Prepare, plan and palliate – lessons learned from the ELDAC COVID-19 webinars

Prepare, plan and palliate – lessons learned from the ELDAC COVID-19 webinars

A guest blog post by Kim Offner, ELDAC Project Officer, Faculty of Health, University of Technology Sydney

As of May 12th, 2020, 85% of Australia’s COVID-19 deaths were in people 70 years and older, with 27% of deaths occurring in government subsidised Residential Aged Care facilities. The elderly and those with pre-existing chronic health conditions are most likely to develop serious complications of COVID-19 and have a 15-22% increased mortality rate. Rapid transmission and spread of COVID-19 through Aged Care services and facilities has been shown to occur between asymptomatic staff and residents with fatal consequences. The preparation and planning of quality symptom management and palliative care is a priority in the management of COVID-19 in the Aged Care sector.

End of Life Directions for Aged Care (ELDAC) hosted two Palliative Care COVID-19 Webinars for those working within aged care settings. The Webinars, presented in a question and answer format with expert panellists working within palliative care and aged care, aim to provide evidence-based information and guidance regarding end of life decisions in the COVID-19 context.  

COVID-19 can spread through a facility before symptoms begin COVID-19 infection types
COVID-19 is transmitted via droplets, through direct contact with an infected person or following indirect contact with contaminated surfaces. 

COVID-19 is highly contagious. The virus remains airborne for up to 3 hours and can survive on surfaces between 24-72 hours. Symptoms can present between 2-14 days after infection and may be very mild or non-specific. The virus, therefore, can be rapidly spread within a facility, organisation, or client base by asymptomatic carriers well before anyone presents with symptoms. 

Preparation is key
Coronavirus imageCOVID-19 deterioration is rapid and can occur within hours. Preparation of palliative care resources and systems of care need to be made in advance of the first confirmed case. Consider dividing the preparation of resources into four essential components: stuff, systems, staff and space.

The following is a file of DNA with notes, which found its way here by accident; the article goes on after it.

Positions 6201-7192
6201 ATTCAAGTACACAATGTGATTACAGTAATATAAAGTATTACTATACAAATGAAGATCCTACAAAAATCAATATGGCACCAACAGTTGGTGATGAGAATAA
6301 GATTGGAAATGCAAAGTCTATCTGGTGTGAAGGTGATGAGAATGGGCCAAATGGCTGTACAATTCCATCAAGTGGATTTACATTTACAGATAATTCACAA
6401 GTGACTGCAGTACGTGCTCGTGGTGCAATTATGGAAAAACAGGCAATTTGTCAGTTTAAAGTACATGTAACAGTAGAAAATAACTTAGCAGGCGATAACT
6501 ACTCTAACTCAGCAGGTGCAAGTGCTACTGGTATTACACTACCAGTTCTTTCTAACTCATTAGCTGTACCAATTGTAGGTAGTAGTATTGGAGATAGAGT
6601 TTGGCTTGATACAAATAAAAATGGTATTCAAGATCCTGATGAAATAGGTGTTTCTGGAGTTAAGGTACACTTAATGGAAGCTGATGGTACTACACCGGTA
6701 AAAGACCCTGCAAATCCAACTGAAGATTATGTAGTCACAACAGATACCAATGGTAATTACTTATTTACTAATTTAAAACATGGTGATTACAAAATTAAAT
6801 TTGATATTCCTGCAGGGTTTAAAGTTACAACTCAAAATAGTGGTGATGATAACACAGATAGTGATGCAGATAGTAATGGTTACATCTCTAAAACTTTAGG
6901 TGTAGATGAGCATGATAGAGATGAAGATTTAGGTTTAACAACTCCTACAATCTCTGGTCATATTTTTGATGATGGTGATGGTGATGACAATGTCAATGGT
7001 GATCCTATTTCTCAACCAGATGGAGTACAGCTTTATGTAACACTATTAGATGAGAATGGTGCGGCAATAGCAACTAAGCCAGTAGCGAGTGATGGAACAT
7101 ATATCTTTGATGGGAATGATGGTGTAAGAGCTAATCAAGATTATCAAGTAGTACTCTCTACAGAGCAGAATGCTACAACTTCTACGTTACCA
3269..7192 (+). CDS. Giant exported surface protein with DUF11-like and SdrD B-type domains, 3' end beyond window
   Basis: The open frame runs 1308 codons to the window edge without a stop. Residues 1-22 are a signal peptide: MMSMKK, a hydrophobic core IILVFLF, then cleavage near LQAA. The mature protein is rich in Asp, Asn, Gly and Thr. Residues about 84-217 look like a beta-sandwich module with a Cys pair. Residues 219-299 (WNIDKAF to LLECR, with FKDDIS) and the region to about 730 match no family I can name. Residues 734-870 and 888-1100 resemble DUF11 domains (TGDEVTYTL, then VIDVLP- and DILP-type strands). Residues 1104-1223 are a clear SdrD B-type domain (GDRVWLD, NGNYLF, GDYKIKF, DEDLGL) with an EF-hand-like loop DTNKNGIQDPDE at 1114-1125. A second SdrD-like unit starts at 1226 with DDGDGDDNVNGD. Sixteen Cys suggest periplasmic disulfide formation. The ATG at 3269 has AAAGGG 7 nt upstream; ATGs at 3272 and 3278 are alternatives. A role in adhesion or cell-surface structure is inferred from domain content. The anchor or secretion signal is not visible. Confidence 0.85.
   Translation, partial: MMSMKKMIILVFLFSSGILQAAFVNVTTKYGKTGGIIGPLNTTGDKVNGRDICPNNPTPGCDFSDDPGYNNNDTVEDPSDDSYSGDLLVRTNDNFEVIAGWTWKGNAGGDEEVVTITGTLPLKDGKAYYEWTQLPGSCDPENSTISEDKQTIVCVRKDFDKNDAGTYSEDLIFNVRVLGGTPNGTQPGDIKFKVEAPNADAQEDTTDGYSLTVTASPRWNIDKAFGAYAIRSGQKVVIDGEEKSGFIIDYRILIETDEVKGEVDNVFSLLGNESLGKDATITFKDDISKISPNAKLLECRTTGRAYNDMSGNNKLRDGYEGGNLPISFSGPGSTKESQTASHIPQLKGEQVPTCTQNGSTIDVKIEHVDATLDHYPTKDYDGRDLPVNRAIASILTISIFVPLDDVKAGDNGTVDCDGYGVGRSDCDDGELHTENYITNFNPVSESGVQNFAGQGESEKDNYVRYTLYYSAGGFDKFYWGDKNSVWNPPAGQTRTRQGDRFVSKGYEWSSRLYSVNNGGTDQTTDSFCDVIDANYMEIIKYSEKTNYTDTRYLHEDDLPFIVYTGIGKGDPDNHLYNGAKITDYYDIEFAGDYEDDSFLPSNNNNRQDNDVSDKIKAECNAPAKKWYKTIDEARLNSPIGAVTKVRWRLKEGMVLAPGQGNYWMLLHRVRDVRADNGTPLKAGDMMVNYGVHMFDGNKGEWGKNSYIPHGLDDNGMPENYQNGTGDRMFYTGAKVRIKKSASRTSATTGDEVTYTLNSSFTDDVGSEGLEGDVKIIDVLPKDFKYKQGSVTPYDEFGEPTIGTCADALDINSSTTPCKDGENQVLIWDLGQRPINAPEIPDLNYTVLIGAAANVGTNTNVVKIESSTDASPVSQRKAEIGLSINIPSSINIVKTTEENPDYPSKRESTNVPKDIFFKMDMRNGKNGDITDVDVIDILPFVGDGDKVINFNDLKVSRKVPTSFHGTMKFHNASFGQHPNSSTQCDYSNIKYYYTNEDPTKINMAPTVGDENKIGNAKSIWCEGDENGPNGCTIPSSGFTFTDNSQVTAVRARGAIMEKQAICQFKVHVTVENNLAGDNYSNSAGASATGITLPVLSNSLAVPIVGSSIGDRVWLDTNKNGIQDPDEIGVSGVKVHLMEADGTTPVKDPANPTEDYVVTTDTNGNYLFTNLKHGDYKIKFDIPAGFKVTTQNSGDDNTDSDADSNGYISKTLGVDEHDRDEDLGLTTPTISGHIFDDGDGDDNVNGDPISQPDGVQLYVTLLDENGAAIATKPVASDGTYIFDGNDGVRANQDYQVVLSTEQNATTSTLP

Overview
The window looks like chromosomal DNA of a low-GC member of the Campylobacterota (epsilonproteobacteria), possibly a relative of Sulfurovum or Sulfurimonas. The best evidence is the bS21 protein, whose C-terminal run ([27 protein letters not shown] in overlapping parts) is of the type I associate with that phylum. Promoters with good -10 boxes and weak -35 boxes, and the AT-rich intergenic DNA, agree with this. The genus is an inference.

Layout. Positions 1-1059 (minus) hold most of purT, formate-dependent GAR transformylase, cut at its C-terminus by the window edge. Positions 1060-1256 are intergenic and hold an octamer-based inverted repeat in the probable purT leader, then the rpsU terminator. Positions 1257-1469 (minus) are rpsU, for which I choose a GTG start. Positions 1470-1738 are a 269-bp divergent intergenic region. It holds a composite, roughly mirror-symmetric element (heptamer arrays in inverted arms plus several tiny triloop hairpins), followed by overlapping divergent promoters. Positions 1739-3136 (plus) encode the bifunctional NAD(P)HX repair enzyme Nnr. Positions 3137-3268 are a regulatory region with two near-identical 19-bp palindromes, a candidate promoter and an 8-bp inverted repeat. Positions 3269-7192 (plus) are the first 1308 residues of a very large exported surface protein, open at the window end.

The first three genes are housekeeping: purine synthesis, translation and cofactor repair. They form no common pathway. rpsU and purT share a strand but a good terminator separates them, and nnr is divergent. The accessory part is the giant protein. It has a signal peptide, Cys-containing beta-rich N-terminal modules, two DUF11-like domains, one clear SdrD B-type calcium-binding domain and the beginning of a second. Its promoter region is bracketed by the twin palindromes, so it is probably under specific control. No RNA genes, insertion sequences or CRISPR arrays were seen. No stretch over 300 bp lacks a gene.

1. Stuff - Organise stores of Personal Protective Equipment (PPE), end of life medications and equipment; and have these on-site. Ensure access to pulse oximetry for observation of vital signs, and oxygen. Stocks of subcutaneous cannulae, clear occlusive dressings and syringes are required to enable administration of subcutaneous medications and infusions to manage symptoms. These may be in short supply, so make provisions to use alternatives where available. Emergency COVID-19 caring@home packs and educational resources are available for the Home Care setting.
  1. Systems – Utilise telehealth consultations wherever possible. Clarify links to specialist palliative care services and community pharmacy providers to ensure support and supply. Identify residents and clients who do not want to be transferred to hospital, document their wishes clearly and communicate to all care providers.
  1. Staff –Clear and accessible protocols detailing notification, infection control and isolation are required. Develop site specific clinical management guidelines to outline staff responsibilities in the assessment, symptom control, and care of the person. Staff and care workers should practice the donning and doffing of PPE.